Adel's battling qualities see her triumph at famous Old Course

THOUSANDS of people each year visit Scotland to walk in the footsteps of golfing greats by playing the Old Course at St Andrews, the Home of Golf.

Wednesday, 9th August 2017, 6:55 am
Updated Monday, 11th September 2017, 1:02 pm
Cookridge Halls Adel Watt, winner of the Girls Open Quaich, drives against one of golfs most famous backdrops, the R&A clubhouse beside the 18th green on the Old Course at St Andrews.

Fifteen-year-old Adel Watt elevated the experience to a much higher level by not only playing the course, but winning a championship on it, too.

The Cookridge Hall member qualified via stroke play for the Girls’ Open Quaich in the St Andrews Junior Ladies’ Open and then battled her way past three match play opponents to lift the trophy.

The seven-handicapper had to dig deep to avoid falling at the first match-play hurdle, though, having found herself four down through four holes of her quarter-final with Baberton’s Ella Marshall, to whom she was ceding 13 shots.

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Cookridge Halls Adel Watt with the Girls Open Quaich trophy at St Andrews.

“I just tried to play my own game and forget about everything else, but it was difficult being four down after four,” said Adel, adding with modest understatement: “I played quite well after that.”

‘Quite well’ enough to win eight of the next 12 holes to advance 3&2 to a semi-final against Fulford’s Hannah Kelly, in which she trailed before wresting control at the 11th on her way to a one-hole win.

She had to give four shots in the final against Lilleshall Hall’s Isla McDonald O’Brien, but won emphatically 3&2 thanks to playing the front nine in gross par.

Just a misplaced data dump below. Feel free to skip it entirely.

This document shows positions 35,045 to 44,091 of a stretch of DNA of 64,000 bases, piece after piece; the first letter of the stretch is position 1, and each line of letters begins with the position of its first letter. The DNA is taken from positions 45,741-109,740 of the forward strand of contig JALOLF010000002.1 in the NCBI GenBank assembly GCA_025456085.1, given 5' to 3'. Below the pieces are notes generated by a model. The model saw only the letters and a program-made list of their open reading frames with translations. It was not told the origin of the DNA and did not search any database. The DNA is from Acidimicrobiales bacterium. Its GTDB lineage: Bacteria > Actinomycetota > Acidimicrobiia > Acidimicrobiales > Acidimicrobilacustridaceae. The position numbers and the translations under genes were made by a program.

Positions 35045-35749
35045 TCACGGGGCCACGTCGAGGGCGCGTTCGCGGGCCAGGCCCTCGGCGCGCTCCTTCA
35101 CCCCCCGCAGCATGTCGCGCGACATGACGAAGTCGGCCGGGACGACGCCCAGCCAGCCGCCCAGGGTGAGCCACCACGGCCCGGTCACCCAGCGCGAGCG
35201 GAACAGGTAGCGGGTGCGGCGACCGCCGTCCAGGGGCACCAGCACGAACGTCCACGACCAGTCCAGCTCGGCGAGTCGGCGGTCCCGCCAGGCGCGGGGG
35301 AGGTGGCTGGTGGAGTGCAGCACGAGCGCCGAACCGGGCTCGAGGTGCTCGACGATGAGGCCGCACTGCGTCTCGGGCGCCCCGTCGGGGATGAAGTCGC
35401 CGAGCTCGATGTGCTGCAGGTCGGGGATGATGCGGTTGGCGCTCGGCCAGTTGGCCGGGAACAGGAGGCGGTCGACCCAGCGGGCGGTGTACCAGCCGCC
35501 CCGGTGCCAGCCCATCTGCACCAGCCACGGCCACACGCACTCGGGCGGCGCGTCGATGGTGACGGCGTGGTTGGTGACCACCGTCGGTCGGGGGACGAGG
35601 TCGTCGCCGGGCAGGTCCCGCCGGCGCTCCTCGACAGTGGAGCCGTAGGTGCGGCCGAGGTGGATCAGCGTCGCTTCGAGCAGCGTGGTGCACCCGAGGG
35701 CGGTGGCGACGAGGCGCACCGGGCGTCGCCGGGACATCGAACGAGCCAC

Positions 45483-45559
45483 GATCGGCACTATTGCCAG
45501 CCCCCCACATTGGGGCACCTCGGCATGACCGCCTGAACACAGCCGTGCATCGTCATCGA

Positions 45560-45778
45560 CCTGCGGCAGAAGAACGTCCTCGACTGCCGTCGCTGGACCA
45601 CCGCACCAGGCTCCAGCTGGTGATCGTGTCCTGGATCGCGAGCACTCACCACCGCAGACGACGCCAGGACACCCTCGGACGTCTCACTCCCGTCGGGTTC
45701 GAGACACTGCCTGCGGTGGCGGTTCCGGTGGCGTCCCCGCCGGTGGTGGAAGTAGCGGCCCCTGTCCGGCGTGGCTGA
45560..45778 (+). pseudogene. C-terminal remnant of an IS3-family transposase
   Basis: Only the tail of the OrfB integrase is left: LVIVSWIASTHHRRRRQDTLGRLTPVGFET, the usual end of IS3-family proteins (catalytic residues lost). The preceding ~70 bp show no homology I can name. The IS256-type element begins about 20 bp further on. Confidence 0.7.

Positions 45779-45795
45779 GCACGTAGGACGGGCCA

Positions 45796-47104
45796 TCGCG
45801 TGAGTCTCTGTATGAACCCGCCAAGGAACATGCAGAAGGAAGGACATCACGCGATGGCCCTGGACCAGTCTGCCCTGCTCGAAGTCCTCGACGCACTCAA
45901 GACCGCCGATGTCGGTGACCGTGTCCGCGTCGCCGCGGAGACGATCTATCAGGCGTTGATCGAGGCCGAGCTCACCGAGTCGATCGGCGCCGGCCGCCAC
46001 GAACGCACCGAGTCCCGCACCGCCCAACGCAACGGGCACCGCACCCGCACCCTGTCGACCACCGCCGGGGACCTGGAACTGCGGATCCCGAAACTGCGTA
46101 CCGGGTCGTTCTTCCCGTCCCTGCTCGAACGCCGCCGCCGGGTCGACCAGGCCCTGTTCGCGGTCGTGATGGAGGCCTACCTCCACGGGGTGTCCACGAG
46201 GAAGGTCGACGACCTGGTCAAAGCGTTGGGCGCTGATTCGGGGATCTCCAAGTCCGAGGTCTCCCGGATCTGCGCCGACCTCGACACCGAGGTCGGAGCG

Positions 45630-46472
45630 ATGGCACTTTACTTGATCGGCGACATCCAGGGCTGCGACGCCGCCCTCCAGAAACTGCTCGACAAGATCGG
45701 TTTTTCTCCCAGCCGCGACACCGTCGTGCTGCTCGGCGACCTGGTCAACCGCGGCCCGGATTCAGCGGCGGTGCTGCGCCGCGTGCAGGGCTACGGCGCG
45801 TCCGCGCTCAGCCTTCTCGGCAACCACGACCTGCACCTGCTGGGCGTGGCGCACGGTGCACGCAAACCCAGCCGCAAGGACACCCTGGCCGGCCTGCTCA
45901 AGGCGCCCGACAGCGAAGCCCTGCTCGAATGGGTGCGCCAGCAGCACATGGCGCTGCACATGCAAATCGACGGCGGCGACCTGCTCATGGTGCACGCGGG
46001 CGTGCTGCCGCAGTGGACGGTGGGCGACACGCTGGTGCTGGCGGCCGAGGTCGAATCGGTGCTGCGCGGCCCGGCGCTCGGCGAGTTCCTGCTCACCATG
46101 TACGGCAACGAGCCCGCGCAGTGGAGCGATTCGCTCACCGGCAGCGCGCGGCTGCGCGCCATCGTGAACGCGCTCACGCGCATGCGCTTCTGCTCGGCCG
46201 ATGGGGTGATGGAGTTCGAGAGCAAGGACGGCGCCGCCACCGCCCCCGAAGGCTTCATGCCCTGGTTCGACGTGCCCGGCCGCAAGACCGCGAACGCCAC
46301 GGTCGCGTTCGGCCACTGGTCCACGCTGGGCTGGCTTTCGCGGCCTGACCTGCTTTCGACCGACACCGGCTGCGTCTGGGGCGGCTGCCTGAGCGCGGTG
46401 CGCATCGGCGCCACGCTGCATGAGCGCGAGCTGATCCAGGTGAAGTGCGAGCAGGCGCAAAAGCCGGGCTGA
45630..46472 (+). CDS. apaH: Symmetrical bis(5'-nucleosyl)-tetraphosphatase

It meant she won a trophy on her first round on the Old Course and helped make amends for a semi-final loss in the same competition last year.

Cookridge Halls Adel Watt with the Girls Open Quaich trophy at St Andrews.

It also added gloss to a wonderful homeward run in qualifying when she played the inward nine on the Strathtyrum course in two under gross.

She had gone out in 40 and thought she needed to play par on the back nine to stand a chance of qualifying.

“It was quite windy and for the first nine a lot of the holes were into wind and the ball was just coming up short on all the shots to the green,” recalled Adel.

“So for the second nine I thought, ‘right, I shall just take an extra club up to make sure I reach the green’. I was then hitting greens so I was able to make pars and birdies.”

Her burgeoning talent might have been lost to the world of athletics for she was an accomplished runner until growing pains led her to seek an alternative sport.

Golf lessons at Wike Ridge followed and since taking the game up, aged nine, her handicap has tumbled from 31 to seven, with her name featuring on Cookridge Hall honours boards as a permanent reminder of her achievements at club level. This week she hopesg to impress at national level in the English Girls’ Under-16 Open Championship at Blackmoor, in Hampshire.

Her mum Ruth gets to play only occasional golf because she is busy chauffering Adel to events and might be expected to play that role for some while yet. For Adel’s eight-year-old sister Amy has recently started to have golf lessons and seems certain to be inspired by her sibling’s successes.

“Between the two of them I am busy ferrying them to one thing or another,” laughed Ruth.

“I hope to be able to start playing again when they have both flown the nest.”